More than 300,000 people in New York City are living with hepatitis C or hepatitis B (or both), according to 2017 estimates. But a new strategy released by city health officials may help drastically reduce that figure. Last week, the New York City Department of Health and Mental Hygiene (DOHMH) released the Plan to Eliminate Viral Hepatitis as a Major Public Health Threat in New York City by 2030.
After working with community stakeholders this past year—notably, the Hep Free NYC Coalition— DOHMH developed a strategy that sets three main goals to tackle the city’s hepatitis burden.
Hepatitis is inflammation of the liver, an organ that acts as the body’s filtration system. When chronic and untreated, hepatitis can lead to scarring of the liver (cirrhosis), the need for a liver transplant and death. The disease can be caused by numerous factors, including viruses, excessive alcohol use and fat accumulation. The good news is that effective cures, treatments and vaccines are available. For more information, visit Hep’s Introduction to Hepatitis.
The city’s new plan, however, focuses on hepatitis B virus (HBV) and hepatitis C virus (HCV). The plan aligns with similar goals set by New York state and the federal “Viral Hepatitis National Strategic Plan: A Roadmap to Elimination in the U.S., 2021–2025.” (In fact, a team of health leaders and researchers are about to launch the HCV Dashboard, an interactive digital tool that tracks progress in fighting hep C. Learn more at HCVDashboradNY.org.)
The city’s hepatitis strategy lays out three main goals and includes smaller targets for each one. They are:
GOAL 1. Reduce new hepatitis C infections among people in NYC 90% by 2030
“Aggressive diagnosis and treatment of hepatitis C” is required to reach this central goal, according to the plan. And it can be attained by achieving these three smaller targets:
- 90% of participants in the NYC Health Department Viral Hepatitis Program–contracted programs will be screened for hepatitis C;
- 80% of adults newly diagnosed with hepatitis C will be RNA negative within one year of diagnosis;
- The number of people reinfected with hepatitis C annually will be reduced.
GOAL 2. Reduce premature deaths among people with chronic hepatitis B and chronic hepatitis C in NYC by 65% by 2030; improve the health of people with hepatitis B and C in NYC
New Yorkers living with hep C and B are at higher risk of dying prematurely from any cause (meaning at age 64 or younger). These smaller goals will help tackle that problem:
- 90% of participants in the NYC Health Department Viral Hepatitis Program–contracted programs at risk for hepatitis B infection will be screened;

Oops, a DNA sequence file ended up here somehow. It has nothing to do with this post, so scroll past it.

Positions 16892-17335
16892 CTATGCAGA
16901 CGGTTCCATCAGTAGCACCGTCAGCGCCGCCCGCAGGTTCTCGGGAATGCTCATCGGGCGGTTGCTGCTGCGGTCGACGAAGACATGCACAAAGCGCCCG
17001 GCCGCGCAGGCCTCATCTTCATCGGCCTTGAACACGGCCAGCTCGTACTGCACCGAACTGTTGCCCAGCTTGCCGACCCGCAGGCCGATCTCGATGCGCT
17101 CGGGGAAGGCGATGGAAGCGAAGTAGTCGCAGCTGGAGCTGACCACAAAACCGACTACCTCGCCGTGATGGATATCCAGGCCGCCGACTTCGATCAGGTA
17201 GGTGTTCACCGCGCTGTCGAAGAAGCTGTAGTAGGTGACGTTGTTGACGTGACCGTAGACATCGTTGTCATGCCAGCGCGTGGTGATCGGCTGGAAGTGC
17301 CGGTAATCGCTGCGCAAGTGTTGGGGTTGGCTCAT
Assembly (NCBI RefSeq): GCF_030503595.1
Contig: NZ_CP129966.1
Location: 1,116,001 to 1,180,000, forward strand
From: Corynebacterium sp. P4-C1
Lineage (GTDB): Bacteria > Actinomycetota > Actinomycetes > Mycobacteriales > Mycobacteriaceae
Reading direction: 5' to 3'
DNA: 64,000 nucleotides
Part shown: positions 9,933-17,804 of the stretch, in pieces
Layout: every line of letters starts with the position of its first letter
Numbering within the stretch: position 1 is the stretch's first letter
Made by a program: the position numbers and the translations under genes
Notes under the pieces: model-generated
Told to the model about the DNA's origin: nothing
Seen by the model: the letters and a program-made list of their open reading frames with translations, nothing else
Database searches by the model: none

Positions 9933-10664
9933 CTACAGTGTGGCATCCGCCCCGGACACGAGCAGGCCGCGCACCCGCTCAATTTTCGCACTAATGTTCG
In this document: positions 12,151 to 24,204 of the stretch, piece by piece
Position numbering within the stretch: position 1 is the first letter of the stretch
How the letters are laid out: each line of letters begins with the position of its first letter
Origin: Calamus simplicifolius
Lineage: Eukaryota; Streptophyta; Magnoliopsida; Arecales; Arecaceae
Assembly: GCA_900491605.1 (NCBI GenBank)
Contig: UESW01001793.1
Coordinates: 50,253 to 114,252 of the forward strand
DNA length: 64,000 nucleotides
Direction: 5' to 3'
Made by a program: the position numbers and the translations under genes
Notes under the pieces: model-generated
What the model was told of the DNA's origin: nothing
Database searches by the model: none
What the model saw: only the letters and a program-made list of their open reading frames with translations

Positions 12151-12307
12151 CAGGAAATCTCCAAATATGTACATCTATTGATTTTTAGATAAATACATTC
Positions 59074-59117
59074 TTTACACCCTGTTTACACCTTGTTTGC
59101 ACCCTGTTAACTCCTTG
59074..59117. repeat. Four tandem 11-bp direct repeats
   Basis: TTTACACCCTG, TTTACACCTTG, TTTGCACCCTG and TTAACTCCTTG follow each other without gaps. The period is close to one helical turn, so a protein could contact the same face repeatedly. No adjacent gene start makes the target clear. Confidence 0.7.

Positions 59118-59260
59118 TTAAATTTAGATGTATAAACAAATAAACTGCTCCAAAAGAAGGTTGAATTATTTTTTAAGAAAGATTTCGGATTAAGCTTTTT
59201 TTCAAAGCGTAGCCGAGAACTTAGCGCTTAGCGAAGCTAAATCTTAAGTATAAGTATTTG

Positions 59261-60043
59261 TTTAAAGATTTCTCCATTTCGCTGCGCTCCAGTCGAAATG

- 80% of people in NYC reported with hepatitis B since 2018 who meet American Association for the Study of Liver Diseases treatment criteria will be virally suppressed;
- 80% of people in NYC reported with hepatitis C since 2014 will be RNA negative.
GOAL 3: Reduce health inequities related to viral hepatitis infection among people in NYC
Asian and Pacific Islander residents of New York City experience a death rate from hep B that is seven times higher than white residents. Latinos and African Americans see higher rates of death from hep C compared with white counterparts (2.9 and 2.6 times higher, respectively). The city’s plan to end hepatitis promotes equal access to hep care and treatment, which can be attained by reaching these targets:
- Mortality due to hepatitis B will be reduced by 65% for Asian or Pacific Islander people in NYC;
- Mortality due to hepatitis C will be reduced by 65% for Black and Latino people in NYC;
- Inequities in hepatitis B and C treatment rates across neighborhoods of residence will be reduced.
“Hepatitis B is a major health problem and is a leading cause of liver cancer, yet it is often undiagnosed,” said Y-Uyen Le Nguyen, MD, the hepatitis B program director at the Charles B. Wang Community Health Center, in a city press release on the hep plan. “According to the U.S. Department of Health and Human Services, 67% of persons with hepatitis B do not know they carry the virus. To eliminate hepatitis B, it is important to cast a wide net with universal screening and vaccination.”
“Implementation of a plan to eliminate hepatitis B and C in New York City is a critical step forward,” added Charles King, CEO of Housing Works, which fights the dual epidemics of homeless and HIV. “It will not be an easy challenge, but we will never accomplish this goal without a deliberate plan and the resources to go with it. Housing Works strongly supports this initiative.”
The release of the hepatitis plan follows the opening in New York City of the nation’s first publicly recognized overdose prevention centers, also referred to as supervised injection sites. Check out this Hep article to learn more about the new sites, which averted 59 overdoses in its first three weeks of operation.